Large Eddy Simulation and the effect of the turbulent inlet conditions in the mixing Tee

TitleLarge Eddy Simulation and the effect of the turbulent inlet conditions in the mixing Tee
Publication TypeJournal Article
Year of Publication2011
AuthorsNdombo, J-M, Howard, RJA
JournalNuclear Engineering and Design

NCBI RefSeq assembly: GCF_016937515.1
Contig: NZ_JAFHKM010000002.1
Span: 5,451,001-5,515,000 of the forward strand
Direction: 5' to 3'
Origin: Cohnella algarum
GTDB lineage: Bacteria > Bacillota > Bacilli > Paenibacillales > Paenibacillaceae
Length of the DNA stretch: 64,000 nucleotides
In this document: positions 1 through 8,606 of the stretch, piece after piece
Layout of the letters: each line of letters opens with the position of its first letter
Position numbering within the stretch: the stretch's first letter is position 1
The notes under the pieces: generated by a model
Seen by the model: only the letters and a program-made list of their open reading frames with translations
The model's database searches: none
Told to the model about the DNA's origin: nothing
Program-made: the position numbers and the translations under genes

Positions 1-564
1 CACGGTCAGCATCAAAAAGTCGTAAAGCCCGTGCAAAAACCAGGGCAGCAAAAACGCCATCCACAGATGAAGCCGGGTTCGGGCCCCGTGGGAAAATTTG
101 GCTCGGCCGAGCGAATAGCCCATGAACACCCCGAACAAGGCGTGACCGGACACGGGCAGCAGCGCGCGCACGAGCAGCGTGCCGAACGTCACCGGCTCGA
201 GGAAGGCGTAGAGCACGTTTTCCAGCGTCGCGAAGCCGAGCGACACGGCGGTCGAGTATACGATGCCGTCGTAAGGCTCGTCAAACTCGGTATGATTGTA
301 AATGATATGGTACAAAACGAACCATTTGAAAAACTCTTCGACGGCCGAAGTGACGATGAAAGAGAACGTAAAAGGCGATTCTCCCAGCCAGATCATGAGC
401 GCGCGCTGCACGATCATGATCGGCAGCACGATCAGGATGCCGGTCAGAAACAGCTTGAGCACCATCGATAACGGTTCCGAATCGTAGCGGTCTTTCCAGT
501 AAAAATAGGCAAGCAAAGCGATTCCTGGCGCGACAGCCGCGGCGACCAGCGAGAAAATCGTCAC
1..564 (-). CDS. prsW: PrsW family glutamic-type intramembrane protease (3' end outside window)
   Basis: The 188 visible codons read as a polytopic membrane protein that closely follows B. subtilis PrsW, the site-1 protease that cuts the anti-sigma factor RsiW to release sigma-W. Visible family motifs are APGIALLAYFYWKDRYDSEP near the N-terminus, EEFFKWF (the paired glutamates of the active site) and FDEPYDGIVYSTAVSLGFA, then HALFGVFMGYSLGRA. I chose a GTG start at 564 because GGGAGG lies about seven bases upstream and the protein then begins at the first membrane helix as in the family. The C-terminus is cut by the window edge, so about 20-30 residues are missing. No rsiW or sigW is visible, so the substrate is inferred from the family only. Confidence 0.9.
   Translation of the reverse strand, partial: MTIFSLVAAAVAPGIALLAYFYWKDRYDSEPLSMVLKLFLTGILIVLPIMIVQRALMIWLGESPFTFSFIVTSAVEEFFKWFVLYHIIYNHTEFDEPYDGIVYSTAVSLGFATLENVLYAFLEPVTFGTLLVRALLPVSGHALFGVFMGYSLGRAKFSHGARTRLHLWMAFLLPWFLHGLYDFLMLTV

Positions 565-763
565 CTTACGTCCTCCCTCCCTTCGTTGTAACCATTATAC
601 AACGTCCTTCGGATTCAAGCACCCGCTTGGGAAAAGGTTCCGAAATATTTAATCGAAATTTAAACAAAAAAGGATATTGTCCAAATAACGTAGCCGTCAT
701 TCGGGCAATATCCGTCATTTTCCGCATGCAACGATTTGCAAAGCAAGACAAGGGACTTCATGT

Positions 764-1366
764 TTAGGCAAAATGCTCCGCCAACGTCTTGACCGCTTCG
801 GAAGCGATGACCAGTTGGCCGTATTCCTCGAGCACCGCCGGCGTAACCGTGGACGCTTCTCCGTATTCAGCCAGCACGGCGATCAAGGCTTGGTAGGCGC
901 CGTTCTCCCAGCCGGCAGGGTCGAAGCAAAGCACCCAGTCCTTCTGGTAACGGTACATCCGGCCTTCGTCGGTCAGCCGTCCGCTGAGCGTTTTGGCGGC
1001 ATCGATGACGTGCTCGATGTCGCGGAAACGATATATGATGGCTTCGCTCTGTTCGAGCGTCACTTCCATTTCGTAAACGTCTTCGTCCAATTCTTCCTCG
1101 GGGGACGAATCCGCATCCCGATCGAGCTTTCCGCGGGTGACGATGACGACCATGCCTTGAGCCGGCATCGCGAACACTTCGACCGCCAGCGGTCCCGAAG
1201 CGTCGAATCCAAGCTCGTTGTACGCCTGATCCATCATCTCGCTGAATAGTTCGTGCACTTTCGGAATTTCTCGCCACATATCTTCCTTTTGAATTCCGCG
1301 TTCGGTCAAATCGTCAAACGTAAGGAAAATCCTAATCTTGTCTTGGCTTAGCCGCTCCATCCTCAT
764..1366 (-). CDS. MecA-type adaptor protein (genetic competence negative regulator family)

AbstractThermal fatigue in Pressurized Water Reactor plants has been found to be very acute in some hot/cold Tee junction mixing zones. Large Eddy Simulation (LES) can be used to capture the unsteadiness which is responsible for the large mechanical stresses associated with thermal fatigue. Here one LES subgrid model is studied, namely the Dynamic Smagorinsky model. This paper has two goals. The first is to demonstrate some results obtained using the EDF R&D Code Saturne applied to the Vattenfall Tee junction benchmark (version 2006) and the second is to look at the effect of including synthetic turbulence at the Tee junction pipe inlets. The last goal is the main topic of this paper. The Synthetic Eddy Method is used to create the turbulent inlet conditions and is applied to two kinds of grids. One contains six million cells and the other ten million. The addition of turbulence at the inlet does not seem to have much effect on the bulk flow and all computations are in good agreement with the experimental data. However, the inlet turbulence does have an effect on the near wall flow. All cases show that the wall temperature fluctuation and the wall temperature/velocity correlation are not the same when a turbulent inlet condition is used. Inclusion of the turbulent inlet condition moves the downstream location of the maximum temperature/velocity correlation by 1 cm and reduces its magnitude by 10%. This result is very important because the temperature/velocity correlation is closely related to the turbulent heat transfer in the flow, which is in turn responsible for the mechanical stresses on the structure. Finally we have studied in detail the influence of the turbulent inlet condition just downstream of the mixing zone. We show the influence of including turbulent inlet condition on the structure of the flow Walker et al. (2009).